- n. A separate compartment or a roomy stall for a horse in a stable or railroad-car.
- n. A place of shelter for one or two men engaged in the performance of certain duties: as, a sentry-box; a signalman's box.
- n. A snug house; a small country-house for temporary use during the continuance of some sport, as of hunting: as, a shooting-box.
- n. In machinery: A cylindrical hollow iron in a wheel, in which the axle runs.
- n. In a pump: The cap covering the top of the pump. A pump-bucket. A hollow plunger with a lifting-valve. A casing about a valve.
- n. The pulley-case in a draw-loom on which rest the rollers that conduct the tail-cords.
- n. The receptacle for a shuttle at the end of the lathe of a loom.
- n. The socket for the screw in a screw-vise.
- n. The opening into which the end of a rib-saw is wedged.
- n. In carpentry, a trough for cutting miters. See miter-box.
- n. Nautical, the space between the back-board and the stern-post of a boat, where the coxswain sits.
- n. In founding, the flask or frame which holds the sand.
- n. The keeper into which the bolt of a lock enters in locking. Also called the staple of the lock.—14. In a printers' case, the compartment for a single character: as, the n-box is empty; the comma-box.
- n. A battery for wild-fowl shooting; a sink-box.
- To place in a box; inclose as in a box; confine; hoard.
- To furnish with a box, as a wheel.
- To make a hole or cut (in a tree) for the sap to collect: as, to box a maple.
- Nautical, to cause (a vessel) to turn short round on her heel by bracing the head-yards aback: sometimes followed by off: as, to box off a vessel. See haul.
- To form into a box or the shape of a box: as, to box the scenes on a stage.
- n. A blow of any kind.
- n. A blow; specifically, a blow on the head with the fist, or on the ear with the open hand.
- To beat; thrash; strike with the fist or hand; especially, to strike on the ear or side of the head: as, “they box her about the ears,”
- To fight with the fists, whether bare or incased in boxing-gloves; combat with or as with the hands or fists.
- n. A name in Australia (usually with a distinctive epithet, as bastard, black, white, etc.) of many eucalypts, and of a few trees of the genus Tristania, belonging to the same family: applied chiefly because of the qualities of their timber, which more or less resembles true boxwood. See the phrases below. In Australia the name is also applied to several shrubs or trees on account of their odor, which resembles that of the true box (see
China box), or of their dwarf habit with leaves like the true box (see heath boxand native box).
- n. In machinery: A die for cutting the thread on a wooden screw.
- n. In irrigation, a device for measuring water through a small flume of rectangular section.
- n. In turpentine-making, the cavity cut in a pine-tree to receive the resin which flows from the scarified surface above.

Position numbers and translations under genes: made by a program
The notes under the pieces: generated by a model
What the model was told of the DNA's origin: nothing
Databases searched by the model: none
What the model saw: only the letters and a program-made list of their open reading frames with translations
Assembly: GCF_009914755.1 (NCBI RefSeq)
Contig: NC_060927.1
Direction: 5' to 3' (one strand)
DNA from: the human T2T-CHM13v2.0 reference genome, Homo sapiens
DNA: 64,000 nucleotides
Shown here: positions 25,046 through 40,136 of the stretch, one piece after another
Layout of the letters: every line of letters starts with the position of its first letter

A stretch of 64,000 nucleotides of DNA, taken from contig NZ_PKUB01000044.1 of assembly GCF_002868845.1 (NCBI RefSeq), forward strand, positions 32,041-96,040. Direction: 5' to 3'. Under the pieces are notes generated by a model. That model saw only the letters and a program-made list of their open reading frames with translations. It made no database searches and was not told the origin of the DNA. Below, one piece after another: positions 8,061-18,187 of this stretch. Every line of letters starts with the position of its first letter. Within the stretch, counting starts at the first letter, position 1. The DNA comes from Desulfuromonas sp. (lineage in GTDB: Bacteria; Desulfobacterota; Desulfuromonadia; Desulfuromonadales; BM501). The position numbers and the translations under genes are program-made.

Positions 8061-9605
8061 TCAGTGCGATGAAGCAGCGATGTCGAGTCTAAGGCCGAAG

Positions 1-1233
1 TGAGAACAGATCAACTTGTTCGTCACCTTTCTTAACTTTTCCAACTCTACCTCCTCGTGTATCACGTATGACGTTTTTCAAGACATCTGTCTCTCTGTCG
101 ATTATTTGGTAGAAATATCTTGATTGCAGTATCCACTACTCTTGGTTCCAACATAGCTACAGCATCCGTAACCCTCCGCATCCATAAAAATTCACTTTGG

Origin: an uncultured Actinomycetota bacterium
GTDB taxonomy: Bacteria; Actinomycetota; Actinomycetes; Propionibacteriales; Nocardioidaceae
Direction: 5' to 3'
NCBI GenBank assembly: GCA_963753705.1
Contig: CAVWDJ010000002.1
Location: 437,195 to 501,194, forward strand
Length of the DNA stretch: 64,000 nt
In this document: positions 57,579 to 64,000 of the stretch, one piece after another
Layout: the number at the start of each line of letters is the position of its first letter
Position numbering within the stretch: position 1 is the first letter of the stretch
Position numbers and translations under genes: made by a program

- n. In mining, a small mine-car; a hutch; a tub.
- n. A mix-up of things that should be kept apart, as different flocks or mobs of sheep.
- To mix up or allow to be mixed up (things, such as different flocks of sheep, which should be kept apart).
- To grain or board on the grain side with a graining-board, to give skin a rough or pebbled effect.
- n. A sparoid fish, Box boops, known from the Mediterranean to the southern coast of England.
- n. Any of various evergreen shrubs or trees of the genus Buxus.
- n. Boxwood: the wood from a box tree.
- n. A cuboid container, usually with a hinged lid.
- n. As much as fills a such a container.
- n. A compartment of a storage furniture, or of a part of such a furniture, such as of a drawer, shelving, etc.
- n. A compartment to sit in at a theater, courtroom or auditorium.
- n. A small rectangular shelter like a booth.
- n. A rectangular border around an image or section of text.
- n. A small, empty area on a writable document, delimited by a border, for filling with a tick mark or an ex.
- n. An input field on an interactive electronic display.
- n. A numbered receptacle at a newspaper office for anonymous replies to advertisements.
- n. A trap or predicament.
- n. The driver's seat on a coach.
- n. cricket A hard protector for the genitals worn by a batsman or close fielder inside the underpants.
- n. engineering A cylindrical casing around for example a bearing or gland.
- n. soccer The penalty area.
- n. computing, slang A computer, or the case in which it is housed. usage syn. transl.
- n. slang, with the Television.
- n. slang, offensive The vagina.
- n. euphemistic coffin.
- n. juggling A pattern usually performed with three balls where the movements of the balls make a boxlike shape.
- n. Horse box.
- v. transitive To place inside a box; to pack in boxes.
- v. transitive To hem in.
- v. transitive, computing To place a value of a primitive type into a corresponding object.